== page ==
By Gertrude Chavez-Dreyfuss and Chuck Mikolajczak NEW YORK (Reuters) – Some of Wall Street’s biggest banks now expect four U.S. interest increases this year starting in March, a more aggressive call than a week ago even as the situation remains fluid given the possibility that the supply shock to the economy could ease and consumer […]
Wall Street banks see four U.S. hikes in 2022, but inflation is a wild card
By Gertrude Chavez-Dreyfuss and Chuck Mikolajczak
NEW YORK (Reuters) – Some of Wall Street’s biggest banks now expect four U.S. interest increases this year starting in March, a more aggressive call than a week ago even as the situation remains fluid given the possibility that the supply shock to the economy could ease and consumer prices could stabilize.
Goldman Sachs, J.P.Morgan, and Deutsche Bank all issued research notes forecasting that the Federal Reserve will tighten monetary policy at least four times in 2022, more than a broad consensus from as recently as late December for three hikes.
Goldman also sees the Fed starting the process of reducing its more than $8 trillion balance sheet, or so-called “quantitative tightening” (QT) as soon as July.
J.P.Morgan CEO Jamie Dimon told CNBC on Monday, meanwhile, he “would be surprised if it’s just four increases this year,” adding that those four hikes “would be very easy for the economy to absorb.”
In predicting the four rate increases, Deutsche, in a research note on Friday, said the U.S. economy showed more progress toward maximum employment. The German bank expects the Fed’s balance sheet run-off to begin in the third quarter.
Some investors believe, however, that U.S. inflation may be nearing its peak.
“We are already seeing supply chain kinks ease, and all other things being equal even without the rate hikes, we are seeing inflation rolling over probably later this quarter,” said Jack Ablin, chief investment officer at Cresset Capital Management in Chicago.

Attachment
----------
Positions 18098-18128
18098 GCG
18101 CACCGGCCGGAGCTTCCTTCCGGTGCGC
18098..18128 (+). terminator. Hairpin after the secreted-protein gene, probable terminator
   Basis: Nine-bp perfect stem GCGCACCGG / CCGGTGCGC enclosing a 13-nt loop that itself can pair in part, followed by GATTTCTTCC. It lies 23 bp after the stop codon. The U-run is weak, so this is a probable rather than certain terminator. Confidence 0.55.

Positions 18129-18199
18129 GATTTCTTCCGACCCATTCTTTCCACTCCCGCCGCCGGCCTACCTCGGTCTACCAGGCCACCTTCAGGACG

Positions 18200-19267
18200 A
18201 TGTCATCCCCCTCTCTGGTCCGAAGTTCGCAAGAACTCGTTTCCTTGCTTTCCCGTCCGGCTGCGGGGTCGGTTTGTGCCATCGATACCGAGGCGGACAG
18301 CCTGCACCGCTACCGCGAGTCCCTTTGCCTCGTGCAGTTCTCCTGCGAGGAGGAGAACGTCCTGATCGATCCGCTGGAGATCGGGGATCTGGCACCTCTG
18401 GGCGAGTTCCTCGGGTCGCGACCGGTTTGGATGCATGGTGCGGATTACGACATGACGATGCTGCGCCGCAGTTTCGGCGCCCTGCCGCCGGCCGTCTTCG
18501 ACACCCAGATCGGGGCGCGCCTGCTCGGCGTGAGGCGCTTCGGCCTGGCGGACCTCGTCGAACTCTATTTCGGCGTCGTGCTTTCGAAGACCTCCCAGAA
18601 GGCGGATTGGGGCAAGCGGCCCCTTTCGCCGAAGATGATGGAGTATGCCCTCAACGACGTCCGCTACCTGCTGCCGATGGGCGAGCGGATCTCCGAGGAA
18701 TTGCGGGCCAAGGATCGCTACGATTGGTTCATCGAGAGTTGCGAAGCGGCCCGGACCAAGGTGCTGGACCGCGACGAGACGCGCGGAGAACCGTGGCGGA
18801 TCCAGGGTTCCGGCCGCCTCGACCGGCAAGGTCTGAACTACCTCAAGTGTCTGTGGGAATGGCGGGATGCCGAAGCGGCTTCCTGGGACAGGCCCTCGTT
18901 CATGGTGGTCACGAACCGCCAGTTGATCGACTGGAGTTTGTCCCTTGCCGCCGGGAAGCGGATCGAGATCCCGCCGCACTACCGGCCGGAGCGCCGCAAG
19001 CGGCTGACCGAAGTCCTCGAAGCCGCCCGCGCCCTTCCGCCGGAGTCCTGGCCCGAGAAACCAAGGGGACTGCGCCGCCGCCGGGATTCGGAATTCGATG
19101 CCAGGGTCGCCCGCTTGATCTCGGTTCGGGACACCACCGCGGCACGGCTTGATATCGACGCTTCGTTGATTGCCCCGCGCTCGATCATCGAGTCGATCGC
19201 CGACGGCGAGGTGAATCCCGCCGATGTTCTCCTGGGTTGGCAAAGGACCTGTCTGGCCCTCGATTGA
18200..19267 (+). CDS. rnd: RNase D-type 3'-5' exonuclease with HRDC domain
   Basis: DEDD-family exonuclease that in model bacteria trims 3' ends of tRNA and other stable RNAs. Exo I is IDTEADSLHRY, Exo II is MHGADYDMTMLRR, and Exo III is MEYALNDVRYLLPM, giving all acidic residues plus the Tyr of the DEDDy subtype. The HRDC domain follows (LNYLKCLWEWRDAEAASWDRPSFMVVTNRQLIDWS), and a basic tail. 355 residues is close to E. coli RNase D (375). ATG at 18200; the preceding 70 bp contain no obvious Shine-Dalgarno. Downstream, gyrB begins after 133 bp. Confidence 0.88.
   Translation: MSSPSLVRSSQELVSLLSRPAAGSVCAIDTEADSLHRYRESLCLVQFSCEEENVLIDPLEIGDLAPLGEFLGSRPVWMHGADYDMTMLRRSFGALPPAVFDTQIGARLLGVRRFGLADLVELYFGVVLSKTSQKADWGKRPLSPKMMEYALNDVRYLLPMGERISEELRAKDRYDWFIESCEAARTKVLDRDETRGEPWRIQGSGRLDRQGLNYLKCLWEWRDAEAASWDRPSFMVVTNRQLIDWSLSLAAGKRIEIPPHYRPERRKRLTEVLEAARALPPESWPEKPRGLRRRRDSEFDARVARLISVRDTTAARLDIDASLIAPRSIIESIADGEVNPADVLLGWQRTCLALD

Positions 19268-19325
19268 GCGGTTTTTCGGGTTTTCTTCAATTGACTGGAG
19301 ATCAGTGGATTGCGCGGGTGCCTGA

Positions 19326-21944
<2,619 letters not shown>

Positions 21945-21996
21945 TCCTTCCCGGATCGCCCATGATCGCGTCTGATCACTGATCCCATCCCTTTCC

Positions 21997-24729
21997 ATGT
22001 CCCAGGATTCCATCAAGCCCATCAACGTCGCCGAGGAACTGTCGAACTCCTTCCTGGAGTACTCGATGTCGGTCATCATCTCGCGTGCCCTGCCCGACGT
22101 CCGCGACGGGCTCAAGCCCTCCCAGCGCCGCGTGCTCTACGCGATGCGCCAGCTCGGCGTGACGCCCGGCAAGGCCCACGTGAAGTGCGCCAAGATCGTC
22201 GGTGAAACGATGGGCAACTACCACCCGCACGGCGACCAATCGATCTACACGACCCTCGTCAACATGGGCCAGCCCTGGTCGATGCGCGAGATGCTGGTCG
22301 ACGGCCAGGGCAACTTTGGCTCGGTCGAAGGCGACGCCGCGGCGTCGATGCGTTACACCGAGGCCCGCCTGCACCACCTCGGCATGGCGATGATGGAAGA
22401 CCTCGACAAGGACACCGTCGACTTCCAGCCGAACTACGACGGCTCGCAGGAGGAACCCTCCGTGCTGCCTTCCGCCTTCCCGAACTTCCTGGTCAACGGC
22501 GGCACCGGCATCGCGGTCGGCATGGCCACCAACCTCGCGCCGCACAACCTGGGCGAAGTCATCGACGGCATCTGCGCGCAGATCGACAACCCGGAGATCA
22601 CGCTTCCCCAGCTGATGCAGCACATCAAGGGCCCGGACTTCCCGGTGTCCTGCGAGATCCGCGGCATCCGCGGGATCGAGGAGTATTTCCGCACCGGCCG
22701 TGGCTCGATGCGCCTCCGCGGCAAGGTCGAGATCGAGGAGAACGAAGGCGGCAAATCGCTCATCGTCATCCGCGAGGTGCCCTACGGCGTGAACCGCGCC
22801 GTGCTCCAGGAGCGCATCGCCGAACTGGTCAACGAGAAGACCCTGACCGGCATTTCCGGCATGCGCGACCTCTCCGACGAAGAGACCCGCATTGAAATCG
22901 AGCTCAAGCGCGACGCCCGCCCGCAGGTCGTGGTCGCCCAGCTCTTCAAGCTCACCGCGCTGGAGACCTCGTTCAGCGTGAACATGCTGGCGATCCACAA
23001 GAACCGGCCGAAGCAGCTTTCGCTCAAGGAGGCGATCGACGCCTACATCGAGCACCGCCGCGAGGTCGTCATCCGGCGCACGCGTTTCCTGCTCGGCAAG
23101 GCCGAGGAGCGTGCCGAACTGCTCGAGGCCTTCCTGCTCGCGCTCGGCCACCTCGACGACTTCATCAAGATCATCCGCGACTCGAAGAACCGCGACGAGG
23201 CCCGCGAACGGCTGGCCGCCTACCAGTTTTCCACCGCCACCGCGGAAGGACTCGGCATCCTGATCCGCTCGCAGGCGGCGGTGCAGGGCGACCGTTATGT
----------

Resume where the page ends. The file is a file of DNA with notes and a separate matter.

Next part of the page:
“We will still see probably white-knuckle numbers this week. This is about where we are expecting inflation to peak. What will happen is the natural cycle is going to help the Fed and whether they do three rate hikes or two this year, we just don’t see inflation running that hot for that long.”
Easing supply chain issues were already evident in a U.S. manufacturing survey from the Institute for Supply Management released last week.
U.S. manufacturing activity cooled in December amid slowing demand for goods, with supply constraints starting to ease and a measure of prices paid for inputs by factories falling by the most in a decade.
The ISM’s index of national factory activity fell to a reading of 58.7 last month, the lowest level since January 2021, while the survey’s measure of prices paid by manufacturers tumbled to 68.2 last month, the lowest level since November 2020, from 82.4 in November. The 14.2-point plunge was the biggest since October 2011.
“The inflation data will remain elevated but there are indications that make it seem as if everything is somewhat peaking, even on the wage inflation side,” said Jim Barnes, director of fixed income at Bryn Mawr Trust in Berwyn, Pennsylvania.
“The problem is we are not going to be able to confirm that for another month until we start getting some additional data that is a little more down the road.”
Fed funds futures on Monday have implied about 3.5 rate hikes this year, 2.7 hikes in 2023, and 0.7 hikes in 2024.
Since the release last week of the Fed minutes of its December policy meeting, the markets have priced the terminal rate, or the peak of the hiking cycle, at 1.8%, according to eurodollar futures’ view of U.S. rates in three years from the first expected hike in March, higher from about 1.4% a month ago.
That rate was still well below the Fed’s U.S. central bank’s view of 2.5%, and lower still than the revised core inflation estimate of 2.6% next year.
(Reporting by Gertrude Chavez-Dreyfuss and Chuck Mikolajczak in New York; Additional reporting by Aniruddha Ghosh and Sruthi Shankar in Bengaluru; Editing by Alden Bentley, Krishna Chandra Eluri and Lisa Shumaker)